1. Jim says:

    “Whiskey Line” is a term used by surveyors.  When a parallel lines (based on compass directions) are drawn on a plot, and are extended far enough (depending on the map projection) they are eventually distorted by their conversion from the three dimensional earth’s sphere to a two dimensional drawing and are no longer parallel.
    As an example, pick several places on the equator, go straight north or south, and it is easy to see that the none of the lines are parallel.  Even latitudinal lines, which ARE parallel, are distorted when converted to flat projections. 
    At some point, to adjust for the distortion, one of the lines must be to jogged laterally far enough to again allow for them to again appear as parallel lines.  That jog to the side came to be called a whiskey line because it looked like an attempt to correct for a mistake made by someone who was drinking on the job. 
    Boundaries were first deliniated by geographical features, rivers, mountains, watersheds, oceans.  But with the development of standardized measuring equipment, more and more boundaries came to be established using the compass. 
    Look at maps of counties in the plains states where there are often few geographical boundaries to set apart one county from another.  Though the flat country is condusive to laying out a grid, whiskey lines abound.  Notice that some counties and states are narrower on their north sides than the south.  Whiskey lines can be found even at very small scales, even in residential property lines.

    There is a tradition of celebrating the completion of almost all major construction projects, not just boat building.  Perhaps you’ve seen Christmas trees that have been hoisted and secured to the top of buildings where the final floor has been finished, or a bridge where the ironwork is done.  They don’t call it a whiskey tree.  Finishing a building doesn’t require the same degree of contortion of the materials used in it as a boat does.  Buildings are much much more regular.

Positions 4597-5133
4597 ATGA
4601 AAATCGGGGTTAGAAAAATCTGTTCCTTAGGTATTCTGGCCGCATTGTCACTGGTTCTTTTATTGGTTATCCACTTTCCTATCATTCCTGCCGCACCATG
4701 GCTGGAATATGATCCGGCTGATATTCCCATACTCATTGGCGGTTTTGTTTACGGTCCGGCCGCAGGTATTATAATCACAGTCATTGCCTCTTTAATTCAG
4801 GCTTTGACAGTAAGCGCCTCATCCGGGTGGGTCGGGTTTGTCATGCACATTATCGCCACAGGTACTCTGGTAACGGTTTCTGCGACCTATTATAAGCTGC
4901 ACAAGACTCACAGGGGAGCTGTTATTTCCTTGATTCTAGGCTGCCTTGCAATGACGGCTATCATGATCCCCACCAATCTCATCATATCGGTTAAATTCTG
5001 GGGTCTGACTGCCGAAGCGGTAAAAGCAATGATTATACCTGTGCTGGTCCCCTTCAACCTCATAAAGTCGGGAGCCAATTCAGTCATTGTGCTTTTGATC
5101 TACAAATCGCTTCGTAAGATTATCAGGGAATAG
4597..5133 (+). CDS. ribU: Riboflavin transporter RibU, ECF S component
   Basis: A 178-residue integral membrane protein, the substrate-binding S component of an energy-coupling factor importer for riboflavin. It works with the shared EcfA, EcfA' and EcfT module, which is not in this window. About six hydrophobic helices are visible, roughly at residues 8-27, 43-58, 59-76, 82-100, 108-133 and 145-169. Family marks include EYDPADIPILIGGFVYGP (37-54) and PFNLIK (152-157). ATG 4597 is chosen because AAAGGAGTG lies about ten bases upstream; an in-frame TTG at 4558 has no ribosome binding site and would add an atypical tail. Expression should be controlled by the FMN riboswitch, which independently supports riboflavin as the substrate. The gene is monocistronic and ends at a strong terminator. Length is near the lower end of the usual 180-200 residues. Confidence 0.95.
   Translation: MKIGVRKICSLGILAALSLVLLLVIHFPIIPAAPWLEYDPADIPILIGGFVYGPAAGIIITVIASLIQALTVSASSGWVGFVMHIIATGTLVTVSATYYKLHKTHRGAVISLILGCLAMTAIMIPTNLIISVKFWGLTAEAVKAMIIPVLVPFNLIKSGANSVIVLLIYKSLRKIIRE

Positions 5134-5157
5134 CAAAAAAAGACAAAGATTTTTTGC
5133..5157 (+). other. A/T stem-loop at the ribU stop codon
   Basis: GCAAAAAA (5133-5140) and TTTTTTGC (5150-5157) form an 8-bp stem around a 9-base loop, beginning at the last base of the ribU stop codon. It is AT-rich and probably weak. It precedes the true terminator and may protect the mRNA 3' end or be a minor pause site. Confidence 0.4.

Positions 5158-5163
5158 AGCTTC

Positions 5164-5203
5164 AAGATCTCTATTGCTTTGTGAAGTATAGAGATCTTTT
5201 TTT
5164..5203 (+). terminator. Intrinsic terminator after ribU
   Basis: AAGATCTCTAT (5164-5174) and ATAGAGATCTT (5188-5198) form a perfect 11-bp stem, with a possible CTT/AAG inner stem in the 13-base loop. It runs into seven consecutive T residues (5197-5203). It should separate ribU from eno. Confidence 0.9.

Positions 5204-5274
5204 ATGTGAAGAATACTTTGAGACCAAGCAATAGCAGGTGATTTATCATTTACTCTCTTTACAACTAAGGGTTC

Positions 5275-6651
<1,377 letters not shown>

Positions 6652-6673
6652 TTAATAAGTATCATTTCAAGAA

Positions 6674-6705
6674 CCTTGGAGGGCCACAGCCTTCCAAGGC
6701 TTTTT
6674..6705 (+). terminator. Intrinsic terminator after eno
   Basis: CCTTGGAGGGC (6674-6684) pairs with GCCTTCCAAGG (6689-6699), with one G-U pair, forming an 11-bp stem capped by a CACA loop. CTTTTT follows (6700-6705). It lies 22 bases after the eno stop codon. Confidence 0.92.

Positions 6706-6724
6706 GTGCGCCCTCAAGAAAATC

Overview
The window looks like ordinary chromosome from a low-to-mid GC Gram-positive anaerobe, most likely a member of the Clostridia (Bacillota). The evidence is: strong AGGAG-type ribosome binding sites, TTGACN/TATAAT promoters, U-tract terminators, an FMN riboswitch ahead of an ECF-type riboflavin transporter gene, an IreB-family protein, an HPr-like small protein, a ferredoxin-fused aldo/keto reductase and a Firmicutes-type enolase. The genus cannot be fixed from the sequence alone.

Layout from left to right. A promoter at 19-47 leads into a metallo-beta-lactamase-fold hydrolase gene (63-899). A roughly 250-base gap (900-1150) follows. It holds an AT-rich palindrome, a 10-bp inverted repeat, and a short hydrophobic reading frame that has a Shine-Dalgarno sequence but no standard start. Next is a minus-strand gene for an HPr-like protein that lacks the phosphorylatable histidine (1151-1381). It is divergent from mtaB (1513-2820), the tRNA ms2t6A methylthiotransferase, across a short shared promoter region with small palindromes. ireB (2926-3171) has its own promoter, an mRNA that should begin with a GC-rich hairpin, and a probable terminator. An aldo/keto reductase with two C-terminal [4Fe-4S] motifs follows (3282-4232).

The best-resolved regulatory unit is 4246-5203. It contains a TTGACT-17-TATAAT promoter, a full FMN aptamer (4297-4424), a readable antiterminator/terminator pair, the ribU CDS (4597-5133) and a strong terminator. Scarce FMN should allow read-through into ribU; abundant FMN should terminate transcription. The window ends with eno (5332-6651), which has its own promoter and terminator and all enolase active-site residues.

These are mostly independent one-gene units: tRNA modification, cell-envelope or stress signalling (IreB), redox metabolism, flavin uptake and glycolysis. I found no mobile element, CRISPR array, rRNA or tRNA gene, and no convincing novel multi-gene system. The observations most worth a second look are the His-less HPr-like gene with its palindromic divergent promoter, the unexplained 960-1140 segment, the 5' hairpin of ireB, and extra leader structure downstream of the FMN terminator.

In order for the “Whiskey Plank” to fit that final space on the hull, it can’t be square.  It has so many angles to it, if you didn’t know it’s strange shape was carefully crafted to fit that irregular space, you might think it was completed by …a drunken shipwright.

    It may be that the origin of the term whiskey plank is not because whiskey is drunk after it is fitted, but that it’s shape is not …sober.

  2. jedi8732 says:

    May I respectfully say I believe Jim’s theory of the origin of the term “whiskey plank” is flawed (although I am pleased to be enlightened as to “whiskey line”). In most methods of wooden shipbuilding, all of the hull planks are irregularly shaped, not just the last – and the last is not necessarily any more so than the others – every one fitted & assembled with a sobering degree of skill. Use of the word “whiskey” as part of the celebratory traditions for completing construction projects need not be universal in order to be a part of certain various descriptions, nor to have like significance. As a boat-builder and maritime heritage & history buff, I know that “whiskey plank” definitely refers to the fitting of the final carefully crafted plank of a vessel’s hull, and the well-deserved celebration that milestone accomplishment inspires (not simply the resemblance to a drunken effort to make it look right).

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